NYCB’s second program of the Winter Season was like comfort food for the audiences. Most of the leads of the three ballets (Mozartiana, Rubies, La Valse) have danced these roles for years. They’re great at what they do, and the audience lapped it up.

Anthony Huxley and Sterling Hyltin in George Balanchine’s Mozartiana
© Erin Baiano

Mozartiana was danced by Sterling Hyltin, Anthony Huxley and Daniel Ulbricht. This work seems to be about ballet hierarchy – the queen (usually given to a senior principal member of the company) is surrounded by a prince, jester, four ladies-in-waiting and four children. The four demi-soloists of the Menuet (Miriam Miller, Ashley Hod, Isabella La Freniere and Mira Nadon) were all promoted to soloist recently and they danced with a serene confidence befitting their new status. Ulbricht seemed strangely muted in the Gigue.

This is one of Hyltin’s best roles, showing off her playfulness, airy jumps and on-the-note musicality. Her bourrées were like spun silk. This is a very long role and I’ve seen ballerinas run out of steam many times. Hyltin never pushed or forced in any of the filigree footwork and made it look effortless. Huxley seemed to take each fiendishly difficult solo of the Theme and Variations section like a personal challenge. His entrechats, cabrioles and pirouettes (including the three that open up into arabesque) were buttery smooth. When Hyltin and Huxley finally danced together at the end of the Theme and Variations, their duet had a harmonic rightness.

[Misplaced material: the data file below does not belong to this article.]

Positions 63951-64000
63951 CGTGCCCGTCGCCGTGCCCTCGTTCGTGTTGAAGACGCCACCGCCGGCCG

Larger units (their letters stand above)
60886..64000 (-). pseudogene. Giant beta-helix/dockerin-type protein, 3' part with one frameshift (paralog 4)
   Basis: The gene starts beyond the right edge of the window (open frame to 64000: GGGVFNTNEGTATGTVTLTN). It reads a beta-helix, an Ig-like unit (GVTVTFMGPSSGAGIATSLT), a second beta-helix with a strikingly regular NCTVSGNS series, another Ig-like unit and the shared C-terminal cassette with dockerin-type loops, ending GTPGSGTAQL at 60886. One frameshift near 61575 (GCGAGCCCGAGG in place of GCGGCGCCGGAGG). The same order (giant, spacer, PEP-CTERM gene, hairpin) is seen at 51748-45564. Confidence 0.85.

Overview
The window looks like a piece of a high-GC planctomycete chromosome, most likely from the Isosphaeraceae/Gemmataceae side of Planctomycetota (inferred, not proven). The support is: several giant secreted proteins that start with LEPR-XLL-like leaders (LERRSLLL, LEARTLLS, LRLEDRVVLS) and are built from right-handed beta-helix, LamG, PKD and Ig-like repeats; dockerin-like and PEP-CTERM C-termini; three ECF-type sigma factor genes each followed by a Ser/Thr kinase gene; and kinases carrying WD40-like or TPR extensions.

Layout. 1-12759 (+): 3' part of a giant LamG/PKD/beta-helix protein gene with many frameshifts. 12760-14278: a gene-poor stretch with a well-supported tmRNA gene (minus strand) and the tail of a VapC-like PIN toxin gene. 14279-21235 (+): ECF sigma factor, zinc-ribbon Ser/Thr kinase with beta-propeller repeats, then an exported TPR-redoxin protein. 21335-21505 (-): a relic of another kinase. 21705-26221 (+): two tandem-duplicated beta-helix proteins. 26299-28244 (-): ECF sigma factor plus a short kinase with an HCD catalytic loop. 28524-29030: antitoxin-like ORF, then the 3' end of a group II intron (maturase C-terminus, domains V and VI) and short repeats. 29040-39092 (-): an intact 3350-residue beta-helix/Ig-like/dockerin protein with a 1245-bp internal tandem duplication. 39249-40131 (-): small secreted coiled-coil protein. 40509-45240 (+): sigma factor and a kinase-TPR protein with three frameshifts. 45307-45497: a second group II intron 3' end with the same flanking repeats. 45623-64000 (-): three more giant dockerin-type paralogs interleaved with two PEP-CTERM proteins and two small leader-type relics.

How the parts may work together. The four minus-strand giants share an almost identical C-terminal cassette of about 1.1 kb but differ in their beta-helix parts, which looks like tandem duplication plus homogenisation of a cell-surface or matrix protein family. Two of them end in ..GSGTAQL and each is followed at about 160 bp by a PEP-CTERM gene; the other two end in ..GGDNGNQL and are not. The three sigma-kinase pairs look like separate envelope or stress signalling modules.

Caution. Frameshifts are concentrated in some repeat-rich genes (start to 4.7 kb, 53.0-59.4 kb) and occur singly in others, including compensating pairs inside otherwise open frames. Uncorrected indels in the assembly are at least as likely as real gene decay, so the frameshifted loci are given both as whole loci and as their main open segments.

Gonzalo Garcia and Megan Fairchild in George Balanchine’s Rubies
© Erin Baiano

Megan Fairchild and Gonzalo Garcia have been dancing the lead couple in Rubies for years. Their portrayal has always been too precious – lots of cutesy grins that seem to work against the sharp edges of Stravinsky’s score. But their technique is remarkable, almost as if it’s been preserved in amber. Garcia is retiring at the end of the season but his manége of corkscrew turns were that of a dancer 15 years younger. Fairchild could do that sequence of double pirouettes with the flexed arms and hands with so much security and precision. Emily Kikta, in the Tall Girl role, looked like a commanding Amazon. Her dancing was impressive, although she did not hold her unsupported penchées for very long in her famous solo exit.

New York City Ballet in George Balanchine’s La Valse
© Paul Kolnik

La Valse is a ballet that NYCB is overly fond of programming – the choreography is, truth be told, not that interesting. It has a big shock ending but that’s it. Sara Mearns played the socialite as moody from the start, instead of the more effective (in my opinion) slow descent into madness. The stronger performances came from Jovani Furlan as the young, callow man who accompanies the socialite, and Amar Ramasar as the Death figure. Ramasar was sinister and chilling, Furlan brooding and elegant. The pure ballroom first movement was actually more impressive. A standout was Kristen Segin and Devin Alberda in the first waltz, who were so light and effervescent.

All-Balanchine programs tend to be a hit with the audience and this was no exception. A blizzard was blowing through NYC but the auditorium was full and enthusiastic.